He said there has been quite a bit of talk about the Tyler Formation in the southwestern part of the state but he said it is suffering from crowding out events.
"The Bakken has absorbed all of the manpower, machinery and money and everything that the industry can bring to bear on oil and gas in North Dakota. So the Tyler is moving a little slower than we had originally anticipated," Helms said.
He said the same thing is going on with the Spearfish Formation in central Bottineau County.
"They have identified the area that's oil saturated," Helms said, referring to the Spearfish. "It will eventually be drilled." But, he said, "these wells will have 75,000 to 100,000 barrels of oil and not 750,000 barrels of oil like the Bakken will."
The company that initially was in the Spearfish Play has left and now Canadian companies are there. He said they've had two drilling rigs there since fall. One of the differences is this play will take 24 wells per section, so rather than 18 wells in two sections, they'll have 24 wells per section to extract the oil.
Helms said one of the more exciting things that has started to play out in Ward, Renville and Burke counties is using some Bakken technology for some of the traditional or earlier day Mission Canyon producing areas.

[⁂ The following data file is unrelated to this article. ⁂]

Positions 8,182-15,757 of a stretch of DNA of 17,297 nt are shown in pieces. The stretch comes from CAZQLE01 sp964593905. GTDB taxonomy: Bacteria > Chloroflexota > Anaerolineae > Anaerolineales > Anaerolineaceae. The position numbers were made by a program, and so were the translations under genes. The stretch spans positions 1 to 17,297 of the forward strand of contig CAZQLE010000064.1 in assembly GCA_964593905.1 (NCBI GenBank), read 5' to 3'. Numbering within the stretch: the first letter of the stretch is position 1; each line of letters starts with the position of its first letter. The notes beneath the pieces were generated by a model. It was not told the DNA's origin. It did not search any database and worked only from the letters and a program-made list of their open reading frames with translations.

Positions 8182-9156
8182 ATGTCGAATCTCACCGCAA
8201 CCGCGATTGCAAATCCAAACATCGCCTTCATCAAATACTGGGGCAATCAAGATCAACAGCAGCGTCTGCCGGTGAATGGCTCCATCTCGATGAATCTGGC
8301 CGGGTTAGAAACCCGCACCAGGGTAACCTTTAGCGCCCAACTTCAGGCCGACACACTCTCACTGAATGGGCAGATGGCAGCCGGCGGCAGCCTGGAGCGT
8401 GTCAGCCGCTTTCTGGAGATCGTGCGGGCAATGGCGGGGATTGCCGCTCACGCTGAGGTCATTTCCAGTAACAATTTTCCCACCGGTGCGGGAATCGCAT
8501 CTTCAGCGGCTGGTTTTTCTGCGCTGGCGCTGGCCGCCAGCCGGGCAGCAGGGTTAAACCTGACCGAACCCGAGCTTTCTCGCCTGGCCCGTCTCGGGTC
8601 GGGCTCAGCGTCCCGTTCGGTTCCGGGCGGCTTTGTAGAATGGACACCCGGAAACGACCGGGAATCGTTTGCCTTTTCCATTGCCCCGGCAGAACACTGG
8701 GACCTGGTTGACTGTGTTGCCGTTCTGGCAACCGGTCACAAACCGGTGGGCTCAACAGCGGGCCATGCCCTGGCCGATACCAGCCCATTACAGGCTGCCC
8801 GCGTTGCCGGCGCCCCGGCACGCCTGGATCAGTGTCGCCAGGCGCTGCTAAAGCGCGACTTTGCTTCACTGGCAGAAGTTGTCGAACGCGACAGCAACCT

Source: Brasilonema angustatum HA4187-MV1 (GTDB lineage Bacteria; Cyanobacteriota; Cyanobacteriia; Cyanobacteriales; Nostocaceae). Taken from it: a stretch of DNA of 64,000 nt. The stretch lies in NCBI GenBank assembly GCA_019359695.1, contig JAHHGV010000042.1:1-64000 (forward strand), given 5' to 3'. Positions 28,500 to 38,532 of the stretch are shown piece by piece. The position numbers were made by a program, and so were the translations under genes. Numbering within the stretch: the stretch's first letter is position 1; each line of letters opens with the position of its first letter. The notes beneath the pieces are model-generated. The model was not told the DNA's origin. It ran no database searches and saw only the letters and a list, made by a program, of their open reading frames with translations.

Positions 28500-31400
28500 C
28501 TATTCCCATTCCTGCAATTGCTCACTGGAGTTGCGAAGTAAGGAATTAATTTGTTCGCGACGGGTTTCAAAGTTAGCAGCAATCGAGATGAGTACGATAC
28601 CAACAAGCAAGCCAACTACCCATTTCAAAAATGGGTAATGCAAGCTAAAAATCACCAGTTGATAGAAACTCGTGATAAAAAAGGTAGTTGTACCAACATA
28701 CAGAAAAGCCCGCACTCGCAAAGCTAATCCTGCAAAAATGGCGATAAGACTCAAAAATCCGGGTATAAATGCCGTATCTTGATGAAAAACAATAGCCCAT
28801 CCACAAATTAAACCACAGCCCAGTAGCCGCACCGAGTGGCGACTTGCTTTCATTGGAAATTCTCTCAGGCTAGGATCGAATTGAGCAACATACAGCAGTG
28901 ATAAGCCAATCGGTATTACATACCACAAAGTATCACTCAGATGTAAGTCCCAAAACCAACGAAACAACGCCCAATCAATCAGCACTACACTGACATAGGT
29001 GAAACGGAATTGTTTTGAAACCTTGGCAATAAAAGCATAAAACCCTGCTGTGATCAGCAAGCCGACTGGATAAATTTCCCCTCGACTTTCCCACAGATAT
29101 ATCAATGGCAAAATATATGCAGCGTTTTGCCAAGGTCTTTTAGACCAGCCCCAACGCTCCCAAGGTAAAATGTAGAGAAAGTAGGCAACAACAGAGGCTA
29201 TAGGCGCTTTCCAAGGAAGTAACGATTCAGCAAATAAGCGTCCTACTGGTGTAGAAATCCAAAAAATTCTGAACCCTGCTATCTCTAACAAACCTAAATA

"That's going to see a renaissance at some point in the future as well," he said.
Planners for future projections have lowered their rig count slightly.
"We used to talk about 225 rigs. It takes a little longer with 200 rigs but we're going to stay (at) plus or minus of 200 rigs for a very long time," Helms said.
Using scenarios of where the oil-producing counties are projected to be in five years, he said those put the state at 1.6 million (barrels of oil a day) or right in that neighborhood.
"Texas made 1.9 million a day in July. I don't know if we're going to catch them, but we're going to certainly give them a good run," Helms said.